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Parents still grieving one year after Parkland school shooting

Posted: 12:32 PM, Feb 11, 2019
Updated: 2019-02-14 22:31:04-05
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PARKLAND, Fla. — Grief is now weaved into the daily lives of families who lost their loved ones on Feb. 14, 2018 in a mass shooting at Marjory Stoneman Douglas High School in Parkland.

"It’s still hard to come to grips with," Fred Guttenberg said.

The grief started last Valentine's Day and it’ll never end for Guttenberg, whose 14-year-old daughter, Jaime, died in the shooting.

"I sent my children to school. I sent my kids to school on Valentine’s Day," Guttenberg said. "Gotta get out the door. Gotta go to school. Go to school. Sent them out the door. Never in a million years as a parent do you think your kid is not coming home."

Guttenberg had planned to celebrate the day of love last year by showing his daughter and son their parents' wedding video.

"Yeah, I did have a plan for Valentine’s Day and a brutal killer disrupted it," Guttenberg said.

Instead, Guttenberg ended up telling his wife, while pulled over on the side of the Sawgrass Expressway, their daughter would never come home from school.

"Jaime’s going to be my forever 14-year-old daughter," Guttenberg said. Now, one year later, there’s a single image burned into Guttenberg’s mind.

"Of her running down that hallway and knowing there’s a shooter with an AR-15 at her back. In my head, it’s always there," Guttenberg said. Jaime was his only daughter. "She had a smile and a laugh, and gosh, I miss it."

Guttenberg added he especially misses seeing Jaime's smile on stage at dance recitals and competitions.

"It was not just something that she enjoyed doing. It was her life. Jaime lived to dance," Guttenberg said. He lived for his daughter, who should've been in tenth grade this year. "I don’t know how or when this gets easier. People will say just, I don't think it does. I think that’s a fake statement by people who don’t understand what it’s like to lose a child."

Tony and Jennifer Montalto understand. They lost their 14-year-old daughter, Gina, that same day.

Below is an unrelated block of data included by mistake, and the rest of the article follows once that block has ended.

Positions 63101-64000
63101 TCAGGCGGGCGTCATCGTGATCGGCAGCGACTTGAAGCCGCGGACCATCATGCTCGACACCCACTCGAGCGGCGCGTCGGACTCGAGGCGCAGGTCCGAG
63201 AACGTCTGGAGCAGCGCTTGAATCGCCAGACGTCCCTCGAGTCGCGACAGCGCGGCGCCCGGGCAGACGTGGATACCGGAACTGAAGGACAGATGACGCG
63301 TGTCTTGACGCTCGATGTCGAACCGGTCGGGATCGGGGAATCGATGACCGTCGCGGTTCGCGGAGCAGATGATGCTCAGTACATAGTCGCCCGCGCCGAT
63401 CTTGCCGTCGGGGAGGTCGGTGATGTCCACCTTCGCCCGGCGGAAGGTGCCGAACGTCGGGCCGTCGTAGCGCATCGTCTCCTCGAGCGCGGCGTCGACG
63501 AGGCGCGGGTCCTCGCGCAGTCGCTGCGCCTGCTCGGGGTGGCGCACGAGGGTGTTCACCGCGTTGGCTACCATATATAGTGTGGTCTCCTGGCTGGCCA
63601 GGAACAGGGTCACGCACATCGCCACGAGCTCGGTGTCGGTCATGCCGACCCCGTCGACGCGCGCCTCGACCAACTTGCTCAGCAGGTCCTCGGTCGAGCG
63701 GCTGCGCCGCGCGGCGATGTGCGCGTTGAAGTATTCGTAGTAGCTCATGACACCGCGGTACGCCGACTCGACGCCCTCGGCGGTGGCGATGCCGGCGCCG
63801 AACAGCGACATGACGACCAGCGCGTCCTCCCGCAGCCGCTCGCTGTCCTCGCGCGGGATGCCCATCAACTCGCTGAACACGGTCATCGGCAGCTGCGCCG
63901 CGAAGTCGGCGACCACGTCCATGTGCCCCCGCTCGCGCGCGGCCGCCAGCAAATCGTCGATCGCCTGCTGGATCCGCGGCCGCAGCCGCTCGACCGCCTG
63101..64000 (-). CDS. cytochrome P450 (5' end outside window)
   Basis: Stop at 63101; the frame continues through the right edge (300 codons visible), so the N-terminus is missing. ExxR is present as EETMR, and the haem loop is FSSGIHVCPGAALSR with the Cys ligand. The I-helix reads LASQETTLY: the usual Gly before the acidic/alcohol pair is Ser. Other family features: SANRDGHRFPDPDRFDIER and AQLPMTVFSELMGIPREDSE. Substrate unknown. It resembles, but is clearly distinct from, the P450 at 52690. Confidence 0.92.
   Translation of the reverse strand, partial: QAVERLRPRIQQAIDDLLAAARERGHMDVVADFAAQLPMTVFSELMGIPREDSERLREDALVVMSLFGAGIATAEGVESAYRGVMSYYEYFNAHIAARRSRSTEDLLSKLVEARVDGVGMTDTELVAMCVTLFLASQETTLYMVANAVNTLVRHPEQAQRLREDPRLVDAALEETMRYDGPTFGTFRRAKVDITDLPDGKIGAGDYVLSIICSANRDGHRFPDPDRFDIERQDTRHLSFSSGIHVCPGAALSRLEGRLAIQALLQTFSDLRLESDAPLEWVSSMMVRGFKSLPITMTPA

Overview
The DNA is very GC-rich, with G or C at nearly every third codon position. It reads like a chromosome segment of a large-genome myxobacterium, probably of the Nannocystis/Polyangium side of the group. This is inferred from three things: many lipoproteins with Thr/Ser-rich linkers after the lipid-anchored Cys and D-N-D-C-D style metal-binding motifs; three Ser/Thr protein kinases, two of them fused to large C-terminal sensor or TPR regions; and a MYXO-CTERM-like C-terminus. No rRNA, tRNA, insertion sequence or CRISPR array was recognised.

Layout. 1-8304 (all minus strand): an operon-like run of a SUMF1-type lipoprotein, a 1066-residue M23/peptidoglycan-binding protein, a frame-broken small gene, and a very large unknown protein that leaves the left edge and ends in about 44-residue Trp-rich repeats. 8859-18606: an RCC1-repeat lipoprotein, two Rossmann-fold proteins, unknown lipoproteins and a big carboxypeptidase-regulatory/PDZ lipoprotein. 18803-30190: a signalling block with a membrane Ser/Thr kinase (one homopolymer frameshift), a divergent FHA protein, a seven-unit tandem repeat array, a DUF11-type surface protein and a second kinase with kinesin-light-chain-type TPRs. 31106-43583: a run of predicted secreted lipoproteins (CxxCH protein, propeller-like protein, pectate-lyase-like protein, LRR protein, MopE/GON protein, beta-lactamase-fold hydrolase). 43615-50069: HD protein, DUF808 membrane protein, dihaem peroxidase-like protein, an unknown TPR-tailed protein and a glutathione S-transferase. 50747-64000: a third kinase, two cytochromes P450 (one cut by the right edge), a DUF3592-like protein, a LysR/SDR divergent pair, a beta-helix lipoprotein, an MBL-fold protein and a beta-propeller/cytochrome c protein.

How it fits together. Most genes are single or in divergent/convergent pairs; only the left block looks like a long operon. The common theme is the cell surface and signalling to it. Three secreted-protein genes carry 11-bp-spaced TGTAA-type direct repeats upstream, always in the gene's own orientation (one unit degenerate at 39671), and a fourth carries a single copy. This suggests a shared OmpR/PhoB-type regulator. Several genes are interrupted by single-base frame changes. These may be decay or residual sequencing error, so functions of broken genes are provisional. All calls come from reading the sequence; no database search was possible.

"Everything we look at around our home, even around town, we see her ready to move on to the next adventure," Tony Montalto said. "So it’s hard to believe that she’s no longer with us."

Gina should’ve been a sophomore by now, practicing with Color Guard after school and fine tuning her skills at the easel, one of her favorite hobbies.

"She was proud to show off her creations," Jennifer Montalto said.

What Gina wanted most from her art was for other people to enjoy it, too, which happened when she was named Artist of the Month at Parkland Library in January.

“It means a lot that they honored her that way," Jennifer Montalto said.

Every day, the Montaltos, the Guttenbergs, and the other 15 families tied together by tragedy are working to honor their loved ones.

All 17 families formed Stand With Parkland: The National Association of Families for Safe Schools to push for school safety enhancements, mental health screenings, and support programs and responsible gun ownership.

"We realized early on that when we spoke together with one voice, we had the most effect," Tony Montalto said.

Some families have started their own initiatives as well, such as Change The Ref, Make Schools Safe, Safe Schools for Alex, and Meadow's Movement.

Guttenberg founded Orange Ribbons For Jaime. Jaime's dance teammates handed out orange ribbons soon after her death because orange was her favorite color. Guttenberg learned it's also the color of gun violence awareness. Orange ribbons have since been worn around the country, including in Broadway shows, in honor of Jaime and other gun violence victims.

"I just decided, I belong in this fight," Guttenberg said.

The Montaltos started the Gina Rose Montalto Memorial Foundation to honor Gina’s legacy and support higher education.

"She is present every day," Tony Montalto said.

Whether it’s 17 people, or one person, taken by gun violence, for their grieving families, it’s always too many.

"Thoughts are prayers, while they are always welcome, aren't going to make anyone safer," Tony Montalto said. "It's action."

"She I know would expect me to do what I’m doing right now because she would’ve done it," Guttenberg said.